Friday, February 5, 2021

g-f(2)103 THE BIG PICTURE OF THE DIGITAL AGE, Forbes, The Three Critical Skills You Must Develop For The Future Of Work.




Extra-condensed knowledge

  • The future of work depends on your ability to think - and to think critically - about ways to innovate, create and lead through change.
  • The challenge is: the world wants to rob us of our greatest skill. 
    • Social media, combined with a desperate desire for distraction (brought on by the pandemic) makes everyone have the attention span of a ferret after a double espresso.
    • Nervous and uncertain about the future, bombarded by 500 million tweets per day, how can we create new ideas - without the focus and fortitude to develop them? 
    • The future of work depends on focus. Because where you put your attention is where you find your results.


Genioux knowledge fact condensed as an image


Condensed knowledge  

  • The future of work depends on your ability to think - and to think critically - about ways to innovate, create and lead through change.
  • The challenge is: the world wants to rob us of our greatest skill. 
    • Social media, combined with a desperate desire for distraction (brought on by the pandemic) makes everyone have the attention span of a ferret after a double espresso.
    • Nervous and uncertain about the future, bombarded by 500 million tweets per day, how can we create new ideas - without the focus and fortitude to develop them? 
    • The future of work depends on focus. Because where you put your attention is where you find your results.
  • Three crucial skills are required for the future: we must eliminate distractions, find time to think, and discover the value of deep work.
    1. Stop the Busyness.
      • “In the absence of clear indicators of what it means to be productive and valuable in their jobs,” author Cal Newport says, “many knowledge workers turn back towards an industrial indicator of productivity: doing lots of stuff.” Newport says that knowledge workers must identify a better way to demonstrate their value - the subject of his groundbreaking book, Deep Work.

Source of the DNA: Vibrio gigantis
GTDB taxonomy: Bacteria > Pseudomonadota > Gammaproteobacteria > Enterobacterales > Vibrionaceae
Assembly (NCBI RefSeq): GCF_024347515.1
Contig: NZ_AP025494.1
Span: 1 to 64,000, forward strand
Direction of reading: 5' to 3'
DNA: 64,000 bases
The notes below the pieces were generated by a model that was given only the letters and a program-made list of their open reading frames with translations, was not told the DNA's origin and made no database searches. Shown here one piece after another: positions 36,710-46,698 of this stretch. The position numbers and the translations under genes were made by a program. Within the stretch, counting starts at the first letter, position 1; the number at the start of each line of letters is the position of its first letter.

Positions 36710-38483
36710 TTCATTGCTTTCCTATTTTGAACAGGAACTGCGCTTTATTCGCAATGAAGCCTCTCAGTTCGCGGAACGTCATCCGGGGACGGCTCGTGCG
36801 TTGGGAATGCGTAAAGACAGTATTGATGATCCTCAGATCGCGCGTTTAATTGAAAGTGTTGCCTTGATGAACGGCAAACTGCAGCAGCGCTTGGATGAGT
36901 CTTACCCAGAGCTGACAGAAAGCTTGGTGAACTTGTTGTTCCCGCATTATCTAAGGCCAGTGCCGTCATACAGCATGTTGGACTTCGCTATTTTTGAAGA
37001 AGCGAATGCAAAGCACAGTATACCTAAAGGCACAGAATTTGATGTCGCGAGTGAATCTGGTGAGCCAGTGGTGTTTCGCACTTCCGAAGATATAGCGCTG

• In the future of work, it’s crucial to understand the difference between activity and impact. 
      • In his book, Your Brain at Work: Strategies for Overcoming Distractions, Regaining Focus, and Working Smarter All Day Long, author David Rock says, “A study done at the University of London found that constant emailing and text-messaging reduces mental capability by an average of ten points on an IQ test.”
    2. Finding Time to Think.
      • Let’s face it: shallow thinking is easier than really engaging with a challenge. But it’s a lot less satisfying.
      • How can you take a position of self-leadership, when it comes to preparing for the future of work? The future demands something more effective than just being easy - and generating a huge time suck for your colleagues. 
      • Why are there too many meetings? Because they are easier than really devising a structure that works.
      • Find time to think of ways to step into leadership communication - so that your boss and colleagues can share in your ideas.
    3. Investing in Deep Work. 
      • The future of work rests on your ability to reject these seven words: “That’s the way we’ve always done things.” 
      • How to shatter the status quo? Listen. In the future of work, these words will matter even more than they do today: “I hear you.” That’s what Nancy Kline says, in her book, Time to Think. 
        • Her recipe is a simple one: stop interrupting, and listen more. See how collaboration is what winning really looks like. While remote managers are busy over-communicating, forward-thinking team leaders understand that listening is where you find new ideas. 
      • In the future of work, collaboration will be more critical than ever. 

Category 2: The Big Picture of the Digital Age

[genioux fact produced, deduced or extracted from Forbes]

Type of essential knowledge of this “genioux fact”: Essential Deduced and Extracted Knowledge (EDEK).

Type of validity of the "genioux fact". 

  • Inherited from sources + Supported by the knowledge of one or more experts.


Authors of the genioux fact

Fernando Machuca


References




ABOUT THE AUTHORS


I write about the changing nature of the leadership conversation, and how communication creates the connections that matter. Recognized as the U.S. National Elevator Pitch champion, I'm an international coach to businesses and entrepreneurs around the globe. I've helped raise over $100 Million in capital, launching dozens of businesses and coaching my clients onto Shark Tank, Dragons Den and Shark Tank - Australia. As a keynote speaker, my clients include Fortune 500 giants, international non-profits, technology, real estate, financial institutions and hundreds of high-growth businesses worldwide. I work with US NAVY SEALs and regularly speak at colleges like Texas A&M, Rice, TCU, University of Wisconsin and others. The publisher of seven books, my latest is called Leadership Language (Wiley) - the follow-up to the international best-seller, The NEW Elevator Pitch.

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